However, if your case is more complex (you’re a freelancer, for example), you should probably stick with professional help for now. Considering you have multiple income streams, Ellen, this may be your best bet. “With more complicated situations, the odds of saving money with professional help are higher,” says Weston. She would know: “I used to do our taxes eight to nine times every year to test tax software, and my enrolled agent always found deductions I’d missed. She paid for herself every year. Your mileage may vary, of course.”
While the primary objective is to save money (enough to cover the cost of the tax preparer, and then some), you’re also paying for peace of mind. “You want some assurance your return has been done correctly,” Weston continues. “It’s comforting to know that someone who lives and breathes taxes has prepared it, rather than someone who thinks about taxes once a year (that’s the rest of us). If you’re audited and you used a CPA or enrolled agent, you’ve got someone in your corner.” What’s more, you have someone to hold your hand, answer all your questions, and maybe even make you feel confident enough to e-file in the future.
It’s worth shopping around for a tax preparer that you not only trust, but actually like — and one who won’t overcharge you. At the bare minimum, he or she should have a preparer tax identification number (PTIN); Weston recommends getting an enrolled agent (EA) or a certified public accountant (CPA). EAs are tax professionals who can represent you in front of the IRS (many are former IRS employees); they’re more focused on tax law and are particularly worthwhile if you file taxes in more than one state. Meanwhile, a CPA is trained to do taxes as well as provide more holistic guidance on getting your finances in order. You can read dozens of sleepy articles about the pros and cons of EAs versus CPAs, but for your purposes, they’re relatively interchangeable. You can find local CPAs on the AICPA website, and EAs on the National Association of Enrolled Agents. Better yet, ask co-workers if they work with anyone they like — you’ll want to find a tax professional who’s familiar with financial situations like yours.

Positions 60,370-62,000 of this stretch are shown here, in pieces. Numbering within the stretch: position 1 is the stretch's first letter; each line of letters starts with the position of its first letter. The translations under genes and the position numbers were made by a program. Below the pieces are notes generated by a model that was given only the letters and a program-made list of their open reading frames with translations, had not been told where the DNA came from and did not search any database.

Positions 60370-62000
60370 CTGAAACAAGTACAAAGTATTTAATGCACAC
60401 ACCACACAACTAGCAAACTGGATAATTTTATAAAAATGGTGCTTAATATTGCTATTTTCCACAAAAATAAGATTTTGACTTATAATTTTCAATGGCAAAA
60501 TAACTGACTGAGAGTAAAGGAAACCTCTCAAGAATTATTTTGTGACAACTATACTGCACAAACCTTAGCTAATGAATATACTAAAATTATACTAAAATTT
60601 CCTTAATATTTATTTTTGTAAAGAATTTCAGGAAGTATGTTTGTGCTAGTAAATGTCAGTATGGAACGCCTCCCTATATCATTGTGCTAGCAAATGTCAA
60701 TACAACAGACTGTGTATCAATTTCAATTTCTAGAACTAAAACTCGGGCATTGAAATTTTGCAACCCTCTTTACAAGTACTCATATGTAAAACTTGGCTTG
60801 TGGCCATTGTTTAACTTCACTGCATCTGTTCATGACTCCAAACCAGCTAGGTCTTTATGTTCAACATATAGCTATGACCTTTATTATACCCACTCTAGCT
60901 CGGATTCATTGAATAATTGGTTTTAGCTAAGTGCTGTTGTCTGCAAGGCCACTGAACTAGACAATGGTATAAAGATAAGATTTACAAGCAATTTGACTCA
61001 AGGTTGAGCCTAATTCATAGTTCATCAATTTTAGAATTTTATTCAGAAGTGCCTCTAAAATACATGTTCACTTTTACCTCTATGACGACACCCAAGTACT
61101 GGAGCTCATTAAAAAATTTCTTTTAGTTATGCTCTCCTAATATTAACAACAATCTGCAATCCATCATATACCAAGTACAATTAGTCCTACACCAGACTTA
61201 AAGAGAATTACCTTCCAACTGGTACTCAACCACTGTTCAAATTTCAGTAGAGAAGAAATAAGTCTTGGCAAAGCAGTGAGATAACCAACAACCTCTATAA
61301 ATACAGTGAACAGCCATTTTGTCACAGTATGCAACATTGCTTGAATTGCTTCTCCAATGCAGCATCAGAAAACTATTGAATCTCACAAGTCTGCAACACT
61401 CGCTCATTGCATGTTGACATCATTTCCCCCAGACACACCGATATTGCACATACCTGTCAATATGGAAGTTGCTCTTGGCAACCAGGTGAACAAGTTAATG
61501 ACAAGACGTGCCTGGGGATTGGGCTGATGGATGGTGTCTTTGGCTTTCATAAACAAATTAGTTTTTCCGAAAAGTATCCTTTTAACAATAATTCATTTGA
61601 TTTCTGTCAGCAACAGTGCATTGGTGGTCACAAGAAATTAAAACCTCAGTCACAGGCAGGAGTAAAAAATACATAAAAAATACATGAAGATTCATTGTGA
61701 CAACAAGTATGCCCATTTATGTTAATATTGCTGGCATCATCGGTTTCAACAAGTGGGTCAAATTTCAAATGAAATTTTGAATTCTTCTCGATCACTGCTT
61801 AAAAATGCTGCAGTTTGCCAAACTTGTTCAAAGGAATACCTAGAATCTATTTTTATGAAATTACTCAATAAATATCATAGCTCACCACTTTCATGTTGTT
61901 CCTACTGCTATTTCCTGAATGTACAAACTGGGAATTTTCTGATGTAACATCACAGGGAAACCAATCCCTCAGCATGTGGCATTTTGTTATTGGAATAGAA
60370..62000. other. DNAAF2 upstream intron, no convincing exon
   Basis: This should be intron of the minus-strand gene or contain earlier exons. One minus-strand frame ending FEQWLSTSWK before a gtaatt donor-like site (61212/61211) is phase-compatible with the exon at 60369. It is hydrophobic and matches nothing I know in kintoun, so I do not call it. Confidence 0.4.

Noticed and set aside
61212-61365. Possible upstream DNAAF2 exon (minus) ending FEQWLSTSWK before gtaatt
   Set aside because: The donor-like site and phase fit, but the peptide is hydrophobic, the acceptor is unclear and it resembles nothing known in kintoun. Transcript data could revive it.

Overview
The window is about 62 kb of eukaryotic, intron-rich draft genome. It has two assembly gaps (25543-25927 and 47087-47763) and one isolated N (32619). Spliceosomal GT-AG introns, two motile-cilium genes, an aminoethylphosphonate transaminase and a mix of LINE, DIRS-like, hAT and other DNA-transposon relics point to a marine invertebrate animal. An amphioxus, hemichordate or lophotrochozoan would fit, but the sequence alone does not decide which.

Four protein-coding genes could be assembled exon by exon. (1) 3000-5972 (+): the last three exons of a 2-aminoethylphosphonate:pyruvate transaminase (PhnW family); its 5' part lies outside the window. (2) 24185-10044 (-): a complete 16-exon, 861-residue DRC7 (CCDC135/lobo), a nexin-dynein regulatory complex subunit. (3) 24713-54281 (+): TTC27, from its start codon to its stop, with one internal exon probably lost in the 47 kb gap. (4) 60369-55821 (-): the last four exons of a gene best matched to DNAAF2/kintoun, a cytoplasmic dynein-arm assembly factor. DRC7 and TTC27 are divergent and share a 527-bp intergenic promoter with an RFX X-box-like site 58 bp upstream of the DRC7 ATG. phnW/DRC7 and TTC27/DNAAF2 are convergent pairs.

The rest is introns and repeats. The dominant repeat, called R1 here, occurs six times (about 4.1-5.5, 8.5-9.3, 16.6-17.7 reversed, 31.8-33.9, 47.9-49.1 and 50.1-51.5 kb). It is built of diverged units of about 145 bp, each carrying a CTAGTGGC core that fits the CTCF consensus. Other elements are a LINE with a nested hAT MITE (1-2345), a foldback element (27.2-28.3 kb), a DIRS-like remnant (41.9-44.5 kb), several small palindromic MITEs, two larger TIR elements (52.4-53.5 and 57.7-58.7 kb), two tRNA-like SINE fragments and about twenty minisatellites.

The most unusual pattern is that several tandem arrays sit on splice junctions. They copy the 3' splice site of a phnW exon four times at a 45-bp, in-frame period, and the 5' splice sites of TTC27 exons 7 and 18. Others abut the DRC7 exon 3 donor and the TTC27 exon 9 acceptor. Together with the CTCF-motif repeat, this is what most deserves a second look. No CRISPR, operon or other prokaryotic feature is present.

You’ll also want to know how the tax preparer determines her fee. “It should NOT be a percentage of your refund,” says Weston. “Make sure she’s willing to sign the return, too. Not signing it is fraud.” Most tax professionals charge by the hour; according to a survey by the National Society of Accountants in 2015, the typical cost for preparing a 1040 with itemized deductions was $273. A complex return can run into the thousands, but you’re probably not in that camp.
Finally, don’t expect this person to do everything for you. You’ll still need to dedicate several hours to assembling the proper documents and filling out paperwork. Block off a Saturday, and think of it as paid time — because it’ll wind up saving you money down the road.
- Kate Middleton Is ‘Less Than Pleased’ at William’s Ski-Trip Debauchery
- My Mother’s Murder
- Trump Reportedly Called Tomi Lahren to Personally Thank Her After a TV Appearance
- Rachel Maddow Gets the Last Laugh on Trump’s Tax Return Reveal
- 11 People in Interracial Relationships on the Intense Experience of Watching Get Out